Here’s a roundup of exciting devices that have been recently added to our Assistive Device library:
Flipper the Clipper
Flipper the Clipper has been a hit since getting added to our library! This device allows you to clip your nails using just one hand. This 3D printed devices folds flat and has notches for a standard nail clipper to sit in.
To use this device, first place a nail clipper onto the device notches. Hold the rounded end and lift the device off the table surface, causing the device to “flip.” Rest the device on a flat surface and start clipping.
Requiring just a single printed item and costing approximately 75 cents in materials, it’s an easy device to make.
Attribution: Designed by Nisker_ (Thingiverse) and remixed from SONOKO
Button Toppers for Joy-Con
The Button Toppers for Joy-Con are a set of toppers that attach to the buttons on the Nintendo Joy-Con controller of a Nintendo Switch. They make the buttons larger and further apart to make them easier to use.
To use the button toppers, they need to be glued onto the existing buttons on the Joy-Con. This is permanent, and risks damaging the Joy-Con buttons if the toppers are removed. Once they are attached, the buttons can be used as normal.
Printing materials cost less than a dollar.
Attribution: Design by Rehab Engineering Department at Stan Cassidy Centre for Rehabilitation (SCCR); Documentation by Neil Squire Society/Makers Making Change
Jar Lid Opener
This device is intended for users who have difficulty removing the seal on a canned jar. This works for both mason jars as well as one piece lids.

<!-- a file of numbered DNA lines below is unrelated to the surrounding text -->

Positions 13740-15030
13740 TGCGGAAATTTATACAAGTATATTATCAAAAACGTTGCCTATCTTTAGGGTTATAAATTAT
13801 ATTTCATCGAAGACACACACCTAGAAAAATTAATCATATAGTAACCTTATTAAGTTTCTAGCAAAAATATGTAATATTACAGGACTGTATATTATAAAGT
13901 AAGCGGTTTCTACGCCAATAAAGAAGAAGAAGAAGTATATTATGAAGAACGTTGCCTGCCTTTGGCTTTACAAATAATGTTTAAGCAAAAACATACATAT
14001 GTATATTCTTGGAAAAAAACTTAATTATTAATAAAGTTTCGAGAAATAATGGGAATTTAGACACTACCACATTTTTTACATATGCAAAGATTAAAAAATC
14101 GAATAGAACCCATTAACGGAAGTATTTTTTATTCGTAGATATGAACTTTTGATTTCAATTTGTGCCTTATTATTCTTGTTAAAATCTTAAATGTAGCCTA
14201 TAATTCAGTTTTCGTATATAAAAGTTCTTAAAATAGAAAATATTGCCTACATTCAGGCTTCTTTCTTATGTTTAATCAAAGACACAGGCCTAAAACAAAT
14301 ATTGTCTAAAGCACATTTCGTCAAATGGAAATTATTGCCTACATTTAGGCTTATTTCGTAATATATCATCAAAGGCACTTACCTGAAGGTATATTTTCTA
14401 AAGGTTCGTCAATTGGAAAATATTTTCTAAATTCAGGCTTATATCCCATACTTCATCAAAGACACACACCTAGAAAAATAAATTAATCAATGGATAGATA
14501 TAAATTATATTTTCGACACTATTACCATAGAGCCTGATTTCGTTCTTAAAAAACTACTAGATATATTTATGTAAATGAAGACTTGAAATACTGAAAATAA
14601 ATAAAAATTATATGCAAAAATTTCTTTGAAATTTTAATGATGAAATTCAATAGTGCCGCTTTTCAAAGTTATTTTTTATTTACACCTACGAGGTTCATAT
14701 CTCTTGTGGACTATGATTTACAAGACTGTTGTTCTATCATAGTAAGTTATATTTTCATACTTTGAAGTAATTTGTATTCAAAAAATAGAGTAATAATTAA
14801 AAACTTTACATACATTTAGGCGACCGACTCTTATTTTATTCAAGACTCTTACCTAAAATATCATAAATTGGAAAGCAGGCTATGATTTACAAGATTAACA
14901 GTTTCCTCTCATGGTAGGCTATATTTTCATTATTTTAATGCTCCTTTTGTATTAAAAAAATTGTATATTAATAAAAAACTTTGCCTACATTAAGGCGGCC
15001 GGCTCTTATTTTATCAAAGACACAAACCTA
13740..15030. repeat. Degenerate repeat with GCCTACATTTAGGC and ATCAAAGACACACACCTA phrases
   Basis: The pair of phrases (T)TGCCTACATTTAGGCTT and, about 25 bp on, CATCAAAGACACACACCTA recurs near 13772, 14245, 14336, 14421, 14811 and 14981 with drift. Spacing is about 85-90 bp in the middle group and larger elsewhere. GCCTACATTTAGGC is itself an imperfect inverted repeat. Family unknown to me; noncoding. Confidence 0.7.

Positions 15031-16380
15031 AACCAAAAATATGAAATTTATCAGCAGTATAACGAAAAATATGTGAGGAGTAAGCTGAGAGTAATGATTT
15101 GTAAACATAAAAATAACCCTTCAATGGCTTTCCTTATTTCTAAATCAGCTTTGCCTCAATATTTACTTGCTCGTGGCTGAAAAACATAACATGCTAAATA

To use the device, place the bump on the end on the lid of the jar, and place the hook under the edge of the lid. Lever the handle of the device upwards and the lid will come off.
Attribution: Design by Dylan Wieczerzak; Documentation by Neil Squire Society/Makers Making Change
The Toothpaste Squeezer is an inexpensive 3D-printed device that aids in the removal of toothpaste. This device may benefit those with limited hand dexterity or those who find it challenging to get the last bit of toothpaste out of the tube.
The toothpaste Squeezer is designed to work with all standard sizes of toothpaste tubes less than 60 mm in width. The tube of toothpaste is passed through a narrow slot which drives the contents toward the nozzle for easy use.
Costing about 15 cents in print materials, it’s a very inexpensive solution.
Attribution: Design by Spidersky1489; Documentation by Neil Squire / Makers Making Change
USB Switch Tester
The USB Switch Tester is a device used to test the functionality of an assistive switch with a 3.5 mm connection. This device allows the user to determine if their assistive switch is working. This device is not able to be used as a switch interface but rather lights up the red LED light if the switch is pressed and functional. The device is able to be plugged into a powered USB port to be conveniently used without the need for batteries. This is an alternative to the Simple Switch Tester design.
This device is intended to be used by users of assistive switches or disability professionals to confirm whether an assistive switch is functional.
The USB Switch Tester requires 3D printing an external shell and soldering of electrical components on a custom PCB. All electrical components are off the shelf, with the exception of the custom PCB board.
Attribution: This is a Makers Making Change original design by Milad Hajihassan and Derrick Andrews